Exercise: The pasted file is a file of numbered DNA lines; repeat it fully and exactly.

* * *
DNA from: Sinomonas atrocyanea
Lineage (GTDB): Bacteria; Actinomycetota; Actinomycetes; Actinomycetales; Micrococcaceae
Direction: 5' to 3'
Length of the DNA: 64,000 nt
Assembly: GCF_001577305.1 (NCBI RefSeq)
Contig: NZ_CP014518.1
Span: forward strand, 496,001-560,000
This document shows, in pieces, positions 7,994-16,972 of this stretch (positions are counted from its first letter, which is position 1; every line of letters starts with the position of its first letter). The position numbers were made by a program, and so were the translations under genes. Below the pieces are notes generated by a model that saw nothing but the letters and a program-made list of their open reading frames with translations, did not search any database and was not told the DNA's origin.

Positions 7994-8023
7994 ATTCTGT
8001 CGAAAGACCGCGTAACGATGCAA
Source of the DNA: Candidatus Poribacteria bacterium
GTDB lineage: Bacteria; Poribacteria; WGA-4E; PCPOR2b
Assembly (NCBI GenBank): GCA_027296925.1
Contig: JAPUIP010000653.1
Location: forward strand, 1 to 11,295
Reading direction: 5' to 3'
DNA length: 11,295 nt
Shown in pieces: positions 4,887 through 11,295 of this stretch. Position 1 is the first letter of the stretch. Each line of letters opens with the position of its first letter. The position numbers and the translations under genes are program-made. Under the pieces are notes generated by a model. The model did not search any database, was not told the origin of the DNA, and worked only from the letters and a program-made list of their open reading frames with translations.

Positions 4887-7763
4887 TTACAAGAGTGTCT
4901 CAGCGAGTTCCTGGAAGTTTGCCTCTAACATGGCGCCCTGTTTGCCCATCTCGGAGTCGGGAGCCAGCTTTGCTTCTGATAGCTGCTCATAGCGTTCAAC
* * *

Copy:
DNA from: Sinomonas atrocyanea
Lineage (GTDB): Bacteria; Actinomycetota; Actinomycetes; Actinomycetales; Micrococcaceae
Direction: 5' to 3'
Length of the DNA: 64,000 nt
Assembly: GCF_001577305.1 (NCBI RefSeq)
Contig: NZ_CP014518.1
Span: forward strand, 496,001-560,000
This document shows, in pieces, positions 7,994-16,972 of this stretch (positions are counted from its first letter, which is position 1; every line of letters starts with the position of its first letter). The position numbers were made by a program, and so were the translations under genes. Below the pieces are notes generated by a model that saw nothing but the letters and a program-made list of their open reading frames with translations, did not search any database and was not told the DNA's origin.

Positions 7994-8023
7994 ATTCTGT
8001 CGAAAGACCGCGTAACGATGCAA
Source of the DNA: Candidatus Poribacteria bacterium
GTDB lineage: Bacteria; Poribacteria; WGA-4E; PCPOR2b
Assembly (NCBI GenBank): GCA_027296925.1
Contig: JAPUIP010000653.1
Location: forward strand, 1 to 11,295
Reading direction: 5' to 3'
DNA length: 11,295 nt
Shown in pieces: positions 4,887 through 11,295 of this stretch. Position 1 is the first letter of the stretch. Each line of letters opens with the position of its first letter. The position numbers and the translations under genes are program-made. Under the pieces are notes generated by a model. The model did not search any database, was not told the origin of the DNA, and worked only from the letters and a program-made list of their open reading frames with translations.

Positions 4887-7763
4887 TTACAAGAGTGTCT
4901 CAGCGAGTTCCTGGAAGTTTGCCTCTAACATGGCGCCCTGTTTGCCCATCTCGGAGTCGGGAGCCAGCTTTGCTTCTGATAGCTGCTCATAGCGTTCAAC